This was well before Michael became known as Kramer from Seinfeld.
I was a big fan of Michael Richards’s work on the late-night ABC show Fridays, and I’d seen him in the comedy clubs around L.A. His physical comedy was amazing. He’d only been in a small handful of movies in very small parts, but every time he appeared onscreen, he would knock it out of the park. He was just hilariously funny, and I thought, “This is the guy.” It was between him and Christopher Lloyd, because I wrote the character, Stanley Spadowski, sometimes with [Taxi’s] Jim Ignatowski’s voice in my head, just to get that kind of like idiot savant kind of patter down. I’m sure we couldn’t have afforded Christopher Lloyd at the time! But also, I don’t think that he could have pulled off the physical comedy that Michael Richards was able to do.
Did you ever have regrets about the film, since it wasn’t a big success at first?
After it came out and didn’t do spectacularly at the box office, every single night before I went to sleep I spent an hour and a half thinking, “What should I have done differently?” And that’s calmed down in the last 30 years. But yeah, there were a number of things… and I don’t want to start giving you a list of things I could have done differently, but there was a lot of Monday morning quarterbacking that went on, with me thinking, “What should I have done? What could I have done? How could I have made this more popular, or more funny, or more coherent?” … I wouldn’t say that it brought me to a spiraling depression, but it was definitely a bummer, and it took me a little bit of time to get out of my funk and to move on with my recording career.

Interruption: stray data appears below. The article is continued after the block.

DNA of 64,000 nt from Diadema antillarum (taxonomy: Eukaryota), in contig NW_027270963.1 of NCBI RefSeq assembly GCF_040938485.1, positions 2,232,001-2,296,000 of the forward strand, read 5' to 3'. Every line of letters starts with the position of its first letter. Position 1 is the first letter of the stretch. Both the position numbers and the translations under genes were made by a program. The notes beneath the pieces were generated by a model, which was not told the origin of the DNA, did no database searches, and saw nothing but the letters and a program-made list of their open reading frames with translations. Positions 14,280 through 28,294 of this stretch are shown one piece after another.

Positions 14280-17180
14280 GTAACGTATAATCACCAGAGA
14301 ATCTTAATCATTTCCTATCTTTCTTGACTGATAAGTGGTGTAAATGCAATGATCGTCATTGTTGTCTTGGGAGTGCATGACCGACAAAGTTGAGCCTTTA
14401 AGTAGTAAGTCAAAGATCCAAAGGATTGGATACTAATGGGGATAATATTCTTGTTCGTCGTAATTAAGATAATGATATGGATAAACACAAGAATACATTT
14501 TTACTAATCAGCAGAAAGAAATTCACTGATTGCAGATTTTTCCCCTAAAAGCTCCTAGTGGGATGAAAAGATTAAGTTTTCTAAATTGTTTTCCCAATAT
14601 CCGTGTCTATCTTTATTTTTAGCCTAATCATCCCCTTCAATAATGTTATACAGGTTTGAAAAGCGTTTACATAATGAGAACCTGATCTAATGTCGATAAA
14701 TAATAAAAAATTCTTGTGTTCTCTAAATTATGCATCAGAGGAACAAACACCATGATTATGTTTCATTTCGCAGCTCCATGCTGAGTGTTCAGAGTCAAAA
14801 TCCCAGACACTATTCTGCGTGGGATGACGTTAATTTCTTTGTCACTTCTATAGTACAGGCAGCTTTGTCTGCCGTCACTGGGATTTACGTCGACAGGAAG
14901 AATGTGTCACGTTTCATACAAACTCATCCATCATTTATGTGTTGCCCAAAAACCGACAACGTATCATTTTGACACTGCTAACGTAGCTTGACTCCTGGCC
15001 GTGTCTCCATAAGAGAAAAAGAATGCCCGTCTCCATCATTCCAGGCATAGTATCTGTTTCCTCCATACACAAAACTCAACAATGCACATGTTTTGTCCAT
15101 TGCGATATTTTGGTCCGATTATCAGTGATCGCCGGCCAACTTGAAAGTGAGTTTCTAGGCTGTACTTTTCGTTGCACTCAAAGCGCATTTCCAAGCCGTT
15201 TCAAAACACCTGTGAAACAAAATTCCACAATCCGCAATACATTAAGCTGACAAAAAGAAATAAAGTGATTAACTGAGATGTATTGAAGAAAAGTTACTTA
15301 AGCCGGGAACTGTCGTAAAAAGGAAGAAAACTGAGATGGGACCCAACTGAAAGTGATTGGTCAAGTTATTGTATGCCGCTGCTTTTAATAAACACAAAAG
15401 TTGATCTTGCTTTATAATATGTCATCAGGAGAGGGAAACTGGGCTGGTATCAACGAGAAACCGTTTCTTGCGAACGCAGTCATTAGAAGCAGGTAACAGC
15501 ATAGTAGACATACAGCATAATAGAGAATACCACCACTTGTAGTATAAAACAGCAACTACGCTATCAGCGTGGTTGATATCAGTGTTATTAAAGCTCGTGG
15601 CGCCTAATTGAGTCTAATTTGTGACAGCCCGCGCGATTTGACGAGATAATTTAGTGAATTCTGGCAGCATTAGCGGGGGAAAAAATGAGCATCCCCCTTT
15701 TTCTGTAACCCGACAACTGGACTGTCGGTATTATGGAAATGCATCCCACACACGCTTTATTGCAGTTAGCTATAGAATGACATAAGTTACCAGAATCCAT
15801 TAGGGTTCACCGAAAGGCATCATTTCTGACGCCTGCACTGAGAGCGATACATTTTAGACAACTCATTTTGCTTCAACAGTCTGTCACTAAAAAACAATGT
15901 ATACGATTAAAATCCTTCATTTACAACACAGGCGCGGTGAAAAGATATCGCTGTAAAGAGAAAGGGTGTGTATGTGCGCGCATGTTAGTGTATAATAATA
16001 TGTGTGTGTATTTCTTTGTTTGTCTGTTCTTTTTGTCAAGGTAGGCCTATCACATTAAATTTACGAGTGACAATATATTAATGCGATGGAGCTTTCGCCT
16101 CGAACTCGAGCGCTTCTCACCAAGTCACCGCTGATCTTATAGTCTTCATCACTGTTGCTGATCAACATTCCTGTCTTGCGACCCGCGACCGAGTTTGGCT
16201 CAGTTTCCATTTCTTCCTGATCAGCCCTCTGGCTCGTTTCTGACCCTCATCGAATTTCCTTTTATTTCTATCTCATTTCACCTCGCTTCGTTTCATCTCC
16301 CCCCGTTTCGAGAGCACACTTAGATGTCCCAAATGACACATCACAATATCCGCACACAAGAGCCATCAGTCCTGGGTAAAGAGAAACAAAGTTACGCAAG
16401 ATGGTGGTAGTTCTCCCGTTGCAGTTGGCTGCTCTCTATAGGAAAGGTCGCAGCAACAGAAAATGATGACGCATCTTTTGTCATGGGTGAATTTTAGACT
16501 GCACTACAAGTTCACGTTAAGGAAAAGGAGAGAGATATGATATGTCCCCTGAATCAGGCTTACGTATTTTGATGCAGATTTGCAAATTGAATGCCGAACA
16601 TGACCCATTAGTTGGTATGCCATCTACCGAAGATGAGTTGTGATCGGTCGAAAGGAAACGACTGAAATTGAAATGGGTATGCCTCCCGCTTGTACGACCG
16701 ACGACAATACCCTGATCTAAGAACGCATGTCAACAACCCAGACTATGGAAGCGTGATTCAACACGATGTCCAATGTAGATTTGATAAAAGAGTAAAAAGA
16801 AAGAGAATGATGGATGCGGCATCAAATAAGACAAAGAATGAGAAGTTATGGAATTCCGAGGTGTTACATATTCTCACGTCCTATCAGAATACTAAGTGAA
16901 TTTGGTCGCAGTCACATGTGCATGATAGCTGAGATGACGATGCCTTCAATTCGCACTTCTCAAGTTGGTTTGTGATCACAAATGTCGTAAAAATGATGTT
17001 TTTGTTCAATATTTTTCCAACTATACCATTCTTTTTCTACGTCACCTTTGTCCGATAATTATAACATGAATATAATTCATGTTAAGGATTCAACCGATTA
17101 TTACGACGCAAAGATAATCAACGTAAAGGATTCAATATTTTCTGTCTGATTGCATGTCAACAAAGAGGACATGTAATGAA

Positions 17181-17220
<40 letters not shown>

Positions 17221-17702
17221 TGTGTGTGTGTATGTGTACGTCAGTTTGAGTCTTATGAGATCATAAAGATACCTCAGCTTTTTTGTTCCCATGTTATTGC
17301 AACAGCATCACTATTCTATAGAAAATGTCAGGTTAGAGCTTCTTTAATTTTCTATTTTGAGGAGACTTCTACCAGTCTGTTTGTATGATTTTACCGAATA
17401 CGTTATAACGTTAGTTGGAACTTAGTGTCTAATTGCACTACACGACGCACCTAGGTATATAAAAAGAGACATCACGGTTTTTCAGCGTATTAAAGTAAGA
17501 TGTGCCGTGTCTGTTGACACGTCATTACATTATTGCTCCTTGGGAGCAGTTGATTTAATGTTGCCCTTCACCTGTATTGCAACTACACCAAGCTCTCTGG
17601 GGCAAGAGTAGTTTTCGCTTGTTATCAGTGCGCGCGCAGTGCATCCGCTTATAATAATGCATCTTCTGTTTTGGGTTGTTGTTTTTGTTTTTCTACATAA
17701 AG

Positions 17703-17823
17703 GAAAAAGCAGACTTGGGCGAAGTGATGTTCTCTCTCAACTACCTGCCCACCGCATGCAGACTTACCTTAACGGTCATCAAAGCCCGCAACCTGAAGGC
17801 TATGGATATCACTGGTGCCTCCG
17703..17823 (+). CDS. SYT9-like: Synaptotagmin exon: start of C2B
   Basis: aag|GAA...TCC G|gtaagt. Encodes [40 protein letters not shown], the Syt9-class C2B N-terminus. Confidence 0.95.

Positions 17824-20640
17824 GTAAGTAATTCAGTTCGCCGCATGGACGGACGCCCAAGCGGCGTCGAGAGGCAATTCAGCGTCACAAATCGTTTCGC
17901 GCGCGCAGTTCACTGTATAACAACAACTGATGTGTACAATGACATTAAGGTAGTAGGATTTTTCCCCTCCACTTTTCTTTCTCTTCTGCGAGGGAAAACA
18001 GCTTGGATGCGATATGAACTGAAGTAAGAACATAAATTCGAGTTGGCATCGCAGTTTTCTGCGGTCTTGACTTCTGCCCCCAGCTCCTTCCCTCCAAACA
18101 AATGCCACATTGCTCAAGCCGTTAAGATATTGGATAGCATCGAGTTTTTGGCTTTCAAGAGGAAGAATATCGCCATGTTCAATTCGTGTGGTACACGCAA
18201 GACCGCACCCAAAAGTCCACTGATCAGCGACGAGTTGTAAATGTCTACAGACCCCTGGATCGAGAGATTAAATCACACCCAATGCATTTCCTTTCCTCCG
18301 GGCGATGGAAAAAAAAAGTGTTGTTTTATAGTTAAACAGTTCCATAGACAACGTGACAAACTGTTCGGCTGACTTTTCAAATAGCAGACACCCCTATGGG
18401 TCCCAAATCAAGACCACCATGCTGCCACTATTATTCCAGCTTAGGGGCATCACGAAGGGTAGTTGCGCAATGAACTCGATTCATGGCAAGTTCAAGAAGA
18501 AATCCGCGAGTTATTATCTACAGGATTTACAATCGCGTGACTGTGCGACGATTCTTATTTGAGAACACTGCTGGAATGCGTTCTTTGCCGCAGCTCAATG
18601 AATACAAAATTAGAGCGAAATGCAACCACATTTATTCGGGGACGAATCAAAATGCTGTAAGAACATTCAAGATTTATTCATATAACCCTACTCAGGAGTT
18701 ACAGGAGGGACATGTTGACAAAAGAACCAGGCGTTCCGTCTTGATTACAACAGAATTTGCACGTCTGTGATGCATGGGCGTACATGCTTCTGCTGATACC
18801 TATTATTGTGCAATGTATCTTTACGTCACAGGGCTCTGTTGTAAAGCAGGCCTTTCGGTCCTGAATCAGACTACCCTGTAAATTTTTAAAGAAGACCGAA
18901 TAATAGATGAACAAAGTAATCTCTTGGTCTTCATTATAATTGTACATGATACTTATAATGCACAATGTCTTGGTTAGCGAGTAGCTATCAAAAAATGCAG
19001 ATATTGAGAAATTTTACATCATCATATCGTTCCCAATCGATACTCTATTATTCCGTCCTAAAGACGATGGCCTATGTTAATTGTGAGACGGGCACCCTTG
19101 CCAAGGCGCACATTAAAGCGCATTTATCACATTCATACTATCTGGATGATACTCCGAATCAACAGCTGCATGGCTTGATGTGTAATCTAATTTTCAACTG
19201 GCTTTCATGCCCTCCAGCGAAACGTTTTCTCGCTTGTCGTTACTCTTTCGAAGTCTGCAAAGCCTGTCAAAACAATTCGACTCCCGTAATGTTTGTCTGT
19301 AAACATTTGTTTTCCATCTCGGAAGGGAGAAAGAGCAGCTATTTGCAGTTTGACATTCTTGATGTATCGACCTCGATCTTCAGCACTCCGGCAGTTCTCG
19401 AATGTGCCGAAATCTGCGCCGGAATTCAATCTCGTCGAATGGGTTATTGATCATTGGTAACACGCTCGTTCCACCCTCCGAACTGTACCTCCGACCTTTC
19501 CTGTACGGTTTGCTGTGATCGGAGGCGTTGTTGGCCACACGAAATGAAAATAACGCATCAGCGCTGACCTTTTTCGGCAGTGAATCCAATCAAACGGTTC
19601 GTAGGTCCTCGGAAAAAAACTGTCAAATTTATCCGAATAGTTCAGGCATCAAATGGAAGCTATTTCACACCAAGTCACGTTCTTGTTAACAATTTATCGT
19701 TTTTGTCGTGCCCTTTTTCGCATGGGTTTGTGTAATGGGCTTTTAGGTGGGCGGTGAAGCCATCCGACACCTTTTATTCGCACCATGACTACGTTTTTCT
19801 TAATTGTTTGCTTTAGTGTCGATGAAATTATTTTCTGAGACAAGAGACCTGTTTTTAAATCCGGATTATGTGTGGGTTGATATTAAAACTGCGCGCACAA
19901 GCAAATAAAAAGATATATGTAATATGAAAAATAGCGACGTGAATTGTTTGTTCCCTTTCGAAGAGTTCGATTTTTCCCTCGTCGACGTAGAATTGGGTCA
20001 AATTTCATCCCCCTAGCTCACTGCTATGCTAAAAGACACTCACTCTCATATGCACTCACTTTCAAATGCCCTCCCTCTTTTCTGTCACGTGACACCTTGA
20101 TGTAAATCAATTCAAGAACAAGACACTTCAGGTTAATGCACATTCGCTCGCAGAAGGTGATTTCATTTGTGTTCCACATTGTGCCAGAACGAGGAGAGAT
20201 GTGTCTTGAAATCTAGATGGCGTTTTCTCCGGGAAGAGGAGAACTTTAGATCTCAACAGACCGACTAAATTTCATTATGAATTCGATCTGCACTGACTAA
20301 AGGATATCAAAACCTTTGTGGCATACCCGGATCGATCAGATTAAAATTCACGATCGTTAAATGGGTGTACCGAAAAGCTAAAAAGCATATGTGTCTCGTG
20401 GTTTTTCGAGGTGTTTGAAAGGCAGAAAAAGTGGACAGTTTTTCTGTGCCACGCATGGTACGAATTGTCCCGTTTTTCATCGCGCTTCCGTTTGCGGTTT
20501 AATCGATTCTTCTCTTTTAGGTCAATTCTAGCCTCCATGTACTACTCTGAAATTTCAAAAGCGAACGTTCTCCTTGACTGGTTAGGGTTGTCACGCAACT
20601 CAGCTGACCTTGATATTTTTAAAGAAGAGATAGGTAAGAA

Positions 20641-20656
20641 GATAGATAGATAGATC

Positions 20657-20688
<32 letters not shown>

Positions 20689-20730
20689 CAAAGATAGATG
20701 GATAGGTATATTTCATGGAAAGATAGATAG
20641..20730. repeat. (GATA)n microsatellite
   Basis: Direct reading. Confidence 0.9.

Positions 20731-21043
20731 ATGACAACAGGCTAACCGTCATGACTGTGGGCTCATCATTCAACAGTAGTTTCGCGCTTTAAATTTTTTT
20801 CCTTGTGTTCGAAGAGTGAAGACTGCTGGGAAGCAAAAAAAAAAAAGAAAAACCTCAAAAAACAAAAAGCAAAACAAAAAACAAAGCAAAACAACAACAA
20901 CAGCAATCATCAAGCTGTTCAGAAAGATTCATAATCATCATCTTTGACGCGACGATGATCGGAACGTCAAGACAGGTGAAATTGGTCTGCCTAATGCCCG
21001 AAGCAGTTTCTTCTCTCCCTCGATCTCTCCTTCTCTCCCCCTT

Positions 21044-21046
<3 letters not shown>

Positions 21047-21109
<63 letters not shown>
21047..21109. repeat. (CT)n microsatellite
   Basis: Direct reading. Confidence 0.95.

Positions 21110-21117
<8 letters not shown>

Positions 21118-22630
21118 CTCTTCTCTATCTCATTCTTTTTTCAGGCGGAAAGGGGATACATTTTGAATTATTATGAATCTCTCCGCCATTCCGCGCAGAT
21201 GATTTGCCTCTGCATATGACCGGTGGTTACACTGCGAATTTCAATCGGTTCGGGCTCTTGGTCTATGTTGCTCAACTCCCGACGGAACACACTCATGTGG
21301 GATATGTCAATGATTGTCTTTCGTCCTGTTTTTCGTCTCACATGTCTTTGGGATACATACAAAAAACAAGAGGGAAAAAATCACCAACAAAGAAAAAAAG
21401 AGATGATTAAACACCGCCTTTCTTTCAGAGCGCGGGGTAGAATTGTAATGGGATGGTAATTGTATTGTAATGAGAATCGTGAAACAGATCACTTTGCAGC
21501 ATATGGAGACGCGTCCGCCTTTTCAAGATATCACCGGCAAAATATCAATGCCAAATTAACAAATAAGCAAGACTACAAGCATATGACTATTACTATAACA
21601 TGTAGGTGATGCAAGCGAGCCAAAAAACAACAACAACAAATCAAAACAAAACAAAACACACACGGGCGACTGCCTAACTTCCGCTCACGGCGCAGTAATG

Your comedy is pretty clean and your fanbase is pretty young, lots of kids — but this wasn’t a PG-rated movie. I was surprised that UHF got a PG-13 rating, and I wonder if that hurt ticket sales.
Well, that was for exactly two reasons, both of which I refused to cut out of the movie: One was Emo Philips cutting his thumb off on a table saw, and the other was Raoul Hernandez throwing poodles out the window. They said, “Hey, if you just take those two things out of the movie, we’ll make it PG, and a bunch of more people will see it.” And I said, “I’m not willing to do that.” So, it was PG-13. And I’m glad I stuck by my guns, because I would rather have it be the movie I wanted to make and be a flop, than be a compromised movie and be a flop. And by the way, no poodles were harmed in the making of UHF. The ASPCA was on set to make sure we weren’t really throwing poodles out the window.